Saturday, 30 August 2014

Labour policies towards reducing the pay gaps

This Tory-dominated coalition government clearly thinks there is nothing wrong with CEOs and City-types getting paid obscene amounts of money, whilst the real "wealth creators" often earn so little, their pay has to be subsidised by the taxpayer. Of course, to appease their wider range of supporters Tories and Lib Dems, compliant in all things Cameron, had to devise a policy which, whilst giving the appearance of creating the means for controlling pay, was nothing of the sort. Giving shareholders binding votes on pay, coupled with a touch of transparency, has had no effect whatsoever; the pay gap between bosses of the country`s biggest firms and their employees has tripled over the past 15 years, with FTSE 100 CEOs receiving in total renumeration 143 times that of the average employee in their firms. Is it any wonder that in a recent equality league table, Britain was 28th out of 34 developed nations?
     Labour has developed promising policies on raising the minimum wage but there is clearly room for action at the other end of the pay scale!
     Some of the figures are so disgusting, they beggar belief; for example at Compass Group, which employs many cooks, cleaners and security staff, and where the average pay is £13,000, the boss received £5.5m last year, 418 times more than this staff! When compared with average earnings generally, the top 100 executives earn 174 times more! Increases have been huge in recent years, not because of the chief executives` improved performance, but, as the director of the High Pay Centre, Deborah Hargreaves, says, "because they are able to get away with it". Primark workers and customers will be interested to learn that whilst average pay is £14,500, the CEO pocketed 361 times more, £5.3m, whilst over at Whitbread the pay gap amounted to 415 times.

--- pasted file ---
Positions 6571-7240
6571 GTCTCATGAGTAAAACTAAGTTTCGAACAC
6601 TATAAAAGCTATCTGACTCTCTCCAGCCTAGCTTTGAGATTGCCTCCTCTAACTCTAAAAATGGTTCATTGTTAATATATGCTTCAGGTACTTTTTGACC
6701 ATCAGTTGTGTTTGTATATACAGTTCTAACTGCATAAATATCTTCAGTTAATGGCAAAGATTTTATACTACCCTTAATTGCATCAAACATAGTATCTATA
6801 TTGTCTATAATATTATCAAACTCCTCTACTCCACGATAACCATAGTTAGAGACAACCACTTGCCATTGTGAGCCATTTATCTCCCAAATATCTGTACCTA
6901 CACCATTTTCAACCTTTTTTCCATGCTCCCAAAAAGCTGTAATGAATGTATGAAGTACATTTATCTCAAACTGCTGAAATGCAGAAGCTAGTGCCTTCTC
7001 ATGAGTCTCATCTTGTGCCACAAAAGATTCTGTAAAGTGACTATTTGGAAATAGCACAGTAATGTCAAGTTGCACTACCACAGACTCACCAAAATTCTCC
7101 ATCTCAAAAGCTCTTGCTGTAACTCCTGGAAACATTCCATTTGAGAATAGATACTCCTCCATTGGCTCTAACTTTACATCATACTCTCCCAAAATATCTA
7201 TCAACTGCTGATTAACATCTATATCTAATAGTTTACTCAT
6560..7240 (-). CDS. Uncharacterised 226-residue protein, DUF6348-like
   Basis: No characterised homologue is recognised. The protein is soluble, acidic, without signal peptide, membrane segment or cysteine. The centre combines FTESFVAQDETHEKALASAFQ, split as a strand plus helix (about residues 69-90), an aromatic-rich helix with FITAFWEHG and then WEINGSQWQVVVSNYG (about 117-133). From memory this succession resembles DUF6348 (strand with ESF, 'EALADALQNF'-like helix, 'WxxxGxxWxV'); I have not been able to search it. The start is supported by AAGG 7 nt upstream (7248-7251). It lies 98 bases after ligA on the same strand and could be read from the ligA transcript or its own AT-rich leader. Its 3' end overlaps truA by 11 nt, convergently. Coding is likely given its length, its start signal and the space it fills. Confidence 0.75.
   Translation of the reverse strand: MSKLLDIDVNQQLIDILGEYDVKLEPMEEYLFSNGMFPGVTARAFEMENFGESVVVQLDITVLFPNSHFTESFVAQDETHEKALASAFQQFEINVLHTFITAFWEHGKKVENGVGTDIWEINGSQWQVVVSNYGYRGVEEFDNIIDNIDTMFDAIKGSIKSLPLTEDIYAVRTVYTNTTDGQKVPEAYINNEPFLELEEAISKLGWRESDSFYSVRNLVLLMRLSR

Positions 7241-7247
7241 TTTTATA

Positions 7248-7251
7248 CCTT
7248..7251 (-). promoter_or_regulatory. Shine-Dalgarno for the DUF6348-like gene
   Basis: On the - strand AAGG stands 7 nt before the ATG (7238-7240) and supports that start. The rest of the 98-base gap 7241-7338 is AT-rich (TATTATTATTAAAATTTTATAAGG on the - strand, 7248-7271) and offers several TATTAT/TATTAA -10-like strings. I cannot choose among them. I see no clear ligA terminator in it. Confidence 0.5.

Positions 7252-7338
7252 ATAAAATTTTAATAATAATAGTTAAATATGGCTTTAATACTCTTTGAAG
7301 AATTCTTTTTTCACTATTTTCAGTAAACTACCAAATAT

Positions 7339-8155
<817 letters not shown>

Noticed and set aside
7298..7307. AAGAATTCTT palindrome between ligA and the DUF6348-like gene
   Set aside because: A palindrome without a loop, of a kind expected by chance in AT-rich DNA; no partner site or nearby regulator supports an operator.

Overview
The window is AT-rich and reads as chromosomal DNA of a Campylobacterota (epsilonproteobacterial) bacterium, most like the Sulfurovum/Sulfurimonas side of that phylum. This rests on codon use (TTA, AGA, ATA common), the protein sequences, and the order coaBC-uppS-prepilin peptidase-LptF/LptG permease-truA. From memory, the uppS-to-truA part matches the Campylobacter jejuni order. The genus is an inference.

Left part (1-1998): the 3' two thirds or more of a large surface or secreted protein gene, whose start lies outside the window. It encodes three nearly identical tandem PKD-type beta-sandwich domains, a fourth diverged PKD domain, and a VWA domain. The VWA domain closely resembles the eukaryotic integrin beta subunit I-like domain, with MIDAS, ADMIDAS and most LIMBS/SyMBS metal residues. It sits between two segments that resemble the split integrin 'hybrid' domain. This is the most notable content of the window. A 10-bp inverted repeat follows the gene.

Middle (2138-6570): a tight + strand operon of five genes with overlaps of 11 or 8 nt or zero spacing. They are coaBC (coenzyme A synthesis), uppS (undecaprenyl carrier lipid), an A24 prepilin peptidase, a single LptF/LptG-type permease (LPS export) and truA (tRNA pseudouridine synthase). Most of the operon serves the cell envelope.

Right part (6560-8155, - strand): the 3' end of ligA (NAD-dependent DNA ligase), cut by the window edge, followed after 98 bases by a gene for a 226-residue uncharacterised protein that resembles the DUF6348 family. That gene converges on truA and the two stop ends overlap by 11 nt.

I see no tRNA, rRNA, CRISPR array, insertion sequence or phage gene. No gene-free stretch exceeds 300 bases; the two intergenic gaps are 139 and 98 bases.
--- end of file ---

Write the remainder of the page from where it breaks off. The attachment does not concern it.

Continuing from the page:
This, of course, is scandalous, and Labour policy-makers should be wary of ignoring the situation; effective action would have universal support. A number of initiatives have been suggested, and there is certainly room for some radical thinking. Having worker representation on companies` renumeration committees had the desired effect in Germany for over fifty years, so the policy of co-determination needs to be considered, as does perhaps, a cap on the pay ratio, as in John Lewis where it is 75:1? However, the determination such companies show in avoiding tax and evading bonus regulations suggest other ideas are needed.
     What about merging the High and Low Pay Commissions into a Fair Pay Commission, which would include trade union representatives? If there is a set ratio, any company found to be exceeding it to be barred from government contracts; this might well include G4S, the company which botched its Olympic security contract, but still makes millions from government work. Can you believe that when G4S joined the FTSE 100 in 2007, it paid its workers so little, it dragged the average pay down from £31,00 to £27,000?
On the other hand, companies which met the set ratio, and paid at least a living wage to all employees could be rewarded with a Fair Pay logo to be used in their publicity and advertising.(A Fair Tax one, if correct corporation tax paid!) That sort of encouragement for "responsible, non-predatory capitalism" is well in line with current Labour thinking. What isn`t is to attack predatory capitalists with higher taxation, along Piketty lines, whilst de-bunking the Laffer curve myth at the same time, but a Labour government, with a mandate from the voters, could justify such action later, if the inequality gap continued to increase.
    Tackling excessive and exhorbitant pay would not only be popular, it would also send out the  message to the electorate that Miliband`s Labour is on their side, different from the other parties, and intent on creating a fairer, more just society.

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